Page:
IT WAS ON THIS DATE JUNE 22, 1999 MISSY ELLIOT DROPPED HER SECOND STUDIO ALBUM DA REAL WORLD

Da Real World is the second studio album by American rapper Missy “Misdemeanor” Elliott, released on June 22, 1999 by Elektra and The Goldmind. The album is noted for adding a raunchier and darker style to Elliott’s music, as well as including the overt political use of the term “bitch”. The album features guest appearances from B.G., Juvenile, Lil’ Mo, Nicole, Beyoncé, Eve, Eminem, Lady Saw, Da Brat, Aaliyah, Big Boi of Outkast, Lil’ Kim, MC Solaar, and Redman.

The album debuted at number ten on the US Billboard 200 chart, selling 131,000 copies. The album was certified platinum by the Recording Industry Association of America (RIAA). It spawned the singles “She’s a Bitch”, “All N My Grill”, and “Hot Boyz (Remix)”, and has sold 2 million units worldwide

Originally titled She’s a Bitch, Elliott commented on the choice for the title as a positive way of expressing herself as a “strong woman in power”; she also stated that she felt very pressured while recording this album, and explained that she was afraid of experiencing a sophomore slump. Elliott dedicated the album to the victims of the Columbine High School massacre.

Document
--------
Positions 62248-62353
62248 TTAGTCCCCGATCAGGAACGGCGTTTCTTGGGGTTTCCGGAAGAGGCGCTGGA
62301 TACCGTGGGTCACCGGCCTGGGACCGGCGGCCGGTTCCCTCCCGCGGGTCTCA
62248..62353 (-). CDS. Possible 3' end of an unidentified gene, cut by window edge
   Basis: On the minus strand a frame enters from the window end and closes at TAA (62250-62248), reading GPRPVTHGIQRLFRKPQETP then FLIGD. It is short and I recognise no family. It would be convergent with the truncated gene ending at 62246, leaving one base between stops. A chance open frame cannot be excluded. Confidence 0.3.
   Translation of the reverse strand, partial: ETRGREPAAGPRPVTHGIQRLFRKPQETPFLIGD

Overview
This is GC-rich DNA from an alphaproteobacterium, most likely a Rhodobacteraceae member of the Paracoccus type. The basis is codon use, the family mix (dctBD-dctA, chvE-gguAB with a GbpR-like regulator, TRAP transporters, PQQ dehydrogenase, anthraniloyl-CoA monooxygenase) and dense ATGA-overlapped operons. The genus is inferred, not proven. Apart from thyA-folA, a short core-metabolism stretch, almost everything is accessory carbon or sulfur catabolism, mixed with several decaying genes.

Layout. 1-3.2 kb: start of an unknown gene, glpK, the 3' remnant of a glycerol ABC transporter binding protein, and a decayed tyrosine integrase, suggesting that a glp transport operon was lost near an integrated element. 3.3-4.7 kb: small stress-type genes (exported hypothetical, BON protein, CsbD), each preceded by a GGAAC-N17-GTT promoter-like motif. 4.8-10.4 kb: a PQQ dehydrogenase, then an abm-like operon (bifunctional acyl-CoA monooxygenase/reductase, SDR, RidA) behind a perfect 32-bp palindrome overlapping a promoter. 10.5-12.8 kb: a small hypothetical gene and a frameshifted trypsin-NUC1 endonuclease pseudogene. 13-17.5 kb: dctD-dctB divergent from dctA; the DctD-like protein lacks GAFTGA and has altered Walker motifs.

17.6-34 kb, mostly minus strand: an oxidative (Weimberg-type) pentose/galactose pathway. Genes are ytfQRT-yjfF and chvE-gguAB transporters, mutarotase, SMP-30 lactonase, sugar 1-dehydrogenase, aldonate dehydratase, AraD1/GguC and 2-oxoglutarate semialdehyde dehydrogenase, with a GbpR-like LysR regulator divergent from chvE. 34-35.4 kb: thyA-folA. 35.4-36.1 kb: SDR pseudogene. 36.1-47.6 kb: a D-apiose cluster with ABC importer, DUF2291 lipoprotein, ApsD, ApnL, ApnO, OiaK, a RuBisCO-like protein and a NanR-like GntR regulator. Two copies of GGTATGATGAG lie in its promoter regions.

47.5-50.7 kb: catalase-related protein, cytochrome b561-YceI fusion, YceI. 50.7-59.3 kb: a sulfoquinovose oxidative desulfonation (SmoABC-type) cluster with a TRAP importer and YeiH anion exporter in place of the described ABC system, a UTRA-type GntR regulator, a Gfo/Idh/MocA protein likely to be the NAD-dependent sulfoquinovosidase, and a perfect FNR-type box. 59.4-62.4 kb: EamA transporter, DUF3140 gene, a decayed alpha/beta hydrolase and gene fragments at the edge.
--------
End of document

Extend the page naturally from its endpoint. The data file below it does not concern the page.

On March 4, 1999, “She’s a Bitch” was sent to local radio stations in the United States as the lead single for the album. Elliott went on to release two additional singles: “All N My Grill” and “Hot Boyz (Remix)”, featuring Eve, Nas, and Lil’ Mo.

Da Real World received critical acclaim from music critics. Keith Farley of AllMusic declared it an “excellent follow-up” and added that “it’s clearly a Missy Elliott album in most respects, with Timbaland’s previously trademarked, futuristic-breakbeat production smarts laced throughout.” Entertainment Weekly felt that “Da Real World marks steps in several right directions — both for rap and for understanding the never-ending battle of the sexes.”

Touré of Rolling Stone compared the album to George Lucas’s epic space opera Star Wars: Episode I – The Phantom Menace (1999) and wrote: “Da Real World is much-anticipated and futuristic, with a hype that outstrips the reality. The concept is more interesting than the execution.” He added that “even if Da Real World isn’t a successful one, the album, somewhat, recalls Queen Latifah.

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